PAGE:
Lyndon Prosecutors in the capital murder trial of a man accused of shooting his estranged wife, their two teenage daughters and the wife’s grandmother in northeast Kansas have shown jurors grisly photos of the victims after a coroner described their shootings as “execution-style,” done with ammunition effective at causing damage.
The display of the photos in the Osage County courtroom Friday caused a few spectators to gasp and one elderly woman to cover her mouth and whisper “God!” But defendant James Kraig Kahler did not look at them.
Forensic pathologist Erik Mitchell, coroner in neighboring Shawnee County, was the last witness prosecutors expected to call before formally resting their case Monday. Defense attorneys are to begin presenting evidence shortly afterward.
Kahler, 48, is a former city utilities director in Weatherford, Texas, and Columbia, Mo., who lost his job in Missouri in 2009 amid a contentious divorce, then returned to Kansas to live with his parents outside Topeka. The shootings occurred the weekend after Thanksgiving 2009 in the home of his estranged wife’s grandmother, just outside Burlingame, a town of about 930 residents some 20 miles south of Topeka.
Defense attorneys contend Kahler snapped mentally because of his pending divorce and because his wife was having a sexual relationship with a Weatherford, Texas, woman. Prosecutors have presented evidence that Kahler consented to the affair as it began in 2008.
Prosecutors, who also have presented evidence tying Kahler to the murder scene, contend the killings were premeditated and are seeking the death penalty.
“What we have here is execution-style,” Mitchell testified, though none of the victims was shot in the head.
The victims were Karen Kahler, 44; her grandmother, Dorothy Wight, 89; and the Kahlers’ daughters, Emily, 18, and Lauren, 16.
Law enforcement officers and emergency medical personnel have said Wight and Lauren Kahler identified Kraig Kahler as the gunman before dying.
The Kahlers’ son, Sean, now 12, also was at the scene but escaped without physical injury. He testified earlier in the trial that he saw his father shoot his mother.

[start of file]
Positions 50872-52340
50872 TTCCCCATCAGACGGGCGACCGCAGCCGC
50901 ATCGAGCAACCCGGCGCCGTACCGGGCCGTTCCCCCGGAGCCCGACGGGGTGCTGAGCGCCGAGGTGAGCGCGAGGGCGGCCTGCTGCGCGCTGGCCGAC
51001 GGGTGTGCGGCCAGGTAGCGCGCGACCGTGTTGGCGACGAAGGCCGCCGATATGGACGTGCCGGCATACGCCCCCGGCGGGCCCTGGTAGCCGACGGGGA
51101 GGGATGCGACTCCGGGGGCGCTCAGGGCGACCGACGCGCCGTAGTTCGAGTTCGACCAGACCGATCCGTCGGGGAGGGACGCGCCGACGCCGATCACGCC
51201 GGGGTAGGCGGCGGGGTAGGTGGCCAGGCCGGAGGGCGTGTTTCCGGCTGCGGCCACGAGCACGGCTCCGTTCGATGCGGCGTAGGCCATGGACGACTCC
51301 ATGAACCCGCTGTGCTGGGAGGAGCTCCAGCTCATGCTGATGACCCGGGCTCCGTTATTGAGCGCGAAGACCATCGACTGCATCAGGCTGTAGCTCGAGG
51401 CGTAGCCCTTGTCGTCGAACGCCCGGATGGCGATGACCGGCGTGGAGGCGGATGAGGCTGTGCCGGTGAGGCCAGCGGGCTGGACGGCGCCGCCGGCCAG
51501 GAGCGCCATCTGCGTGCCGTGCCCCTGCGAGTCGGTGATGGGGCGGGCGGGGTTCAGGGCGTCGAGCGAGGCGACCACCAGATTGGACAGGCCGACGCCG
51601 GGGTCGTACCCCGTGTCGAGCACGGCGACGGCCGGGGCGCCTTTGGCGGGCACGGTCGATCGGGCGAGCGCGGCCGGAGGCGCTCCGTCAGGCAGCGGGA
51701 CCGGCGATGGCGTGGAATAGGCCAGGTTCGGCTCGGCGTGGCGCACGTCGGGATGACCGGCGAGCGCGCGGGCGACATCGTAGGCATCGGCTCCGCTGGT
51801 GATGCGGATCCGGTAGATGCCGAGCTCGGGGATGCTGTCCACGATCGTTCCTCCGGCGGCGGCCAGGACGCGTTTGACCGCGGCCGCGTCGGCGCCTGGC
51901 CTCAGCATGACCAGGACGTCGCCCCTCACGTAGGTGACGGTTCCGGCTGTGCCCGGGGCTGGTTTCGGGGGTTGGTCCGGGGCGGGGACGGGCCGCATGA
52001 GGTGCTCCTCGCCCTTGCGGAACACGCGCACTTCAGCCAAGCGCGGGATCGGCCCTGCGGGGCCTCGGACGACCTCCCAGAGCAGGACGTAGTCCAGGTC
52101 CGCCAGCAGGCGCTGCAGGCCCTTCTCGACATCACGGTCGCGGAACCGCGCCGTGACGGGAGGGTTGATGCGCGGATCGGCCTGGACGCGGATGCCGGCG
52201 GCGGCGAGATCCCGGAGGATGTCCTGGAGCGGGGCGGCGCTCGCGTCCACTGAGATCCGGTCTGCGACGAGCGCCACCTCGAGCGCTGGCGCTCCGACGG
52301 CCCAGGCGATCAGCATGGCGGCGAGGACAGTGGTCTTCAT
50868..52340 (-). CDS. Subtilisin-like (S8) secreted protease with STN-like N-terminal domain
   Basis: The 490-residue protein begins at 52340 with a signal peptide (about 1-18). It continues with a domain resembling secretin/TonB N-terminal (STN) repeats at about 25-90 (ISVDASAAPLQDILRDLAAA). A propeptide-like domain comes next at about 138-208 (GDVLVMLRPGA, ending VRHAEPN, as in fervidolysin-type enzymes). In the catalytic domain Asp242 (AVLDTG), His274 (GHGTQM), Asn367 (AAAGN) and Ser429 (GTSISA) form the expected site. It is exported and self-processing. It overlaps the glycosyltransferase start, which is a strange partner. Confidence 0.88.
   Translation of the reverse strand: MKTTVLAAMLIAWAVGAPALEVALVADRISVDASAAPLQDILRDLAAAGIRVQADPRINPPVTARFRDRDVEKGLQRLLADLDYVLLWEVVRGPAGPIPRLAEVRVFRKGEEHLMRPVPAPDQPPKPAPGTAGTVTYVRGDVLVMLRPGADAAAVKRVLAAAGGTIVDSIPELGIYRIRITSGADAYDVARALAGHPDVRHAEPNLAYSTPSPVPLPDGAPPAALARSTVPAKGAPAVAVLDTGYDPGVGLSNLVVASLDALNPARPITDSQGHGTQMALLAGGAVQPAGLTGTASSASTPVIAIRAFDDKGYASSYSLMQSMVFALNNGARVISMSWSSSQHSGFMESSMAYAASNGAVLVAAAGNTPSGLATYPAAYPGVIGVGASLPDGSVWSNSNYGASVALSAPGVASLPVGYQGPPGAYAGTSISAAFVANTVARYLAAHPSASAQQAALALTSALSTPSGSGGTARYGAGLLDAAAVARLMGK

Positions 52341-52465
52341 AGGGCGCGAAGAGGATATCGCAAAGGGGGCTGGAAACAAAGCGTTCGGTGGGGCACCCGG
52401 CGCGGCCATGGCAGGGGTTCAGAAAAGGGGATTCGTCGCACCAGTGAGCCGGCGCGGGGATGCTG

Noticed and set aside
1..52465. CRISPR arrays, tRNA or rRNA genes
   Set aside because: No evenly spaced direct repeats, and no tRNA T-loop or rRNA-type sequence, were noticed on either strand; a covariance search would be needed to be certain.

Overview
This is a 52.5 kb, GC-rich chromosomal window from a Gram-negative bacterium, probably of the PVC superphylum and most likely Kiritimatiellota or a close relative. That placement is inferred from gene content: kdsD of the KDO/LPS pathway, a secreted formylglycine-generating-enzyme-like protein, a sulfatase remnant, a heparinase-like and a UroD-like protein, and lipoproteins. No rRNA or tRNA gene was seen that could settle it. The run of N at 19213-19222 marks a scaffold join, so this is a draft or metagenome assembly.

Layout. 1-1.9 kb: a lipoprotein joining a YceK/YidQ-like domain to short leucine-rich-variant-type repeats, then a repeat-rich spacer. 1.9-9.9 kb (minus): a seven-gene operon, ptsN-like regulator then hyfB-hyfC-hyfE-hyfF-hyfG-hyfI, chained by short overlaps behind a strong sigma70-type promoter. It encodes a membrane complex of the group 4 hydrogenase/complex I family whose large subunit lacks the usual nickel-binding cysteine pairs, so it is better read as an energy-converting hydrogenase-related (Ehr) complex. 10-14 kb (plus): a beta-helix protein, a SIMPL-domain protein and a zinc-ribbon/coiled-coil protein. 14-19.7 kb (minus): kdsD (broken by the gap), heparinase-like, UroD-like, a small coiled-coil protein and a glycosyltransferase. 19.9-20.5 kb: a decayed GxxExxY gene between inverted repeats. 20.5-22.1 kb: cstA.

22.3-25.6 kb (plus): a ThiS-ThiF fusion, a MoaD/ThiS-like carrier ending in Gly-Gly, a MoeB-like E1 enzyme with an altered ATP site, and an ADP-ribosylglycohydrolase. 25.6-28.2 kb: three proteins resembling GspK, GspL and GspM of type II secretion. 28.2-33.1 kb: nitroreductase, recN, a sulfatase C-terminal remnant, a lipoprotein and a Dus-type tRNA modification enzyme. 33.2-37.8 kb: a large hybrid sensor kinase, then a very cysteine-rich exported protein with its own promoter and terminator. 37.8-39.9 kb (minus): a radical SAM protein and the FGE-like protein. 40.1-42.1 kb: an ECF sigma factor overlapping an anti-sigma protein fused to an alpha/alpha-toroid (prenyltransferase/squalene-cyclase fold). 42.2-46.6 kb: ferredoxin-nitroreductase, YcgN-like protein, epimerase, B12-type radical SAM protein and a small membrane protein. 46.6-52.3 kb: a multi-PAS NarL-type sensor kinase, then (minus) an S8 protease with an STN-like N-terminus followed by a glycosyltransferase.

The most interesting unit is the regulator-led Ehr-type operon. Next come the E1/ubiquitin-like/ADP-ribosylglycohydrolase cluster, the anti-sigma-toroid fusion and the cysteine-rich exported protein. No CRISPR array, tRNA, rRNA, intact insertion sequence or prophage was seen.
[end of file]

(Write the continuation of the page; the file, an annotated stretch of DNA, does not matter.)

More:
Authorities also haven’t found the murder weapon, a .223-caliber assault rifle. They found seven casings for .223-caliber shells at the murder scene and a box for a .223-caliber rifle in the back of Kahler’s sports-utility vehicle after his capture.
Mitchell testified that a .223-caliber bullet is designed so that it is stable in flight but once it hits a body, it begins to tumble and cause tissue damage. Though Karen Kahler and her daughters each was shot twice, in each case one of the shots could have been mortal, Mitchell testified. Wight was shot once.
“It’s designed specifically to transfer all its energy to the target,” Mitchell said of the semi-automatic rifle. “I find, personally, that it does so very effectively.”
Karen Kahler was shot in the leg, shattering an upper leg bone, and then in the back, damaging her liver, stomach and diaphragm, Mitchell testified. Wight was shot in the left arm, and the single bullet fired at her continued into her abdomen.
Mitchell testified that Emily Kahler was shot in the breast and back. He said she would have survived the first wound if it had been the only one, but the second one struck her spinal court and likely paralyzed her instantly. Lauren Kahler was shot in the back and buttocks, and the bullets severely damaging her liver and intestines.
A Kansas Bureau of Investigation firearms examiner, Zachary Carr, testified that all seven shell casings found at Wight’s home were fired by the same rifle, but he couldn’t determine from his tests whether the cartridges had been cycled through a rifle magazine found in the ditch near where Kahler was arrested.
Prosecutors had Carr show off a .223-caliber rifle, borrowed from a crime lab in Iowa, that was the same model as the one they believe was used in the crimes. But defense attorneys objected when Osage County Attorney Brandon Jones twice referred to it as a “weapon.”
Defense attorneys are expected to raise questions about whether Kahler was too mentally ill at the time for the crimes to be premeditated or intentional.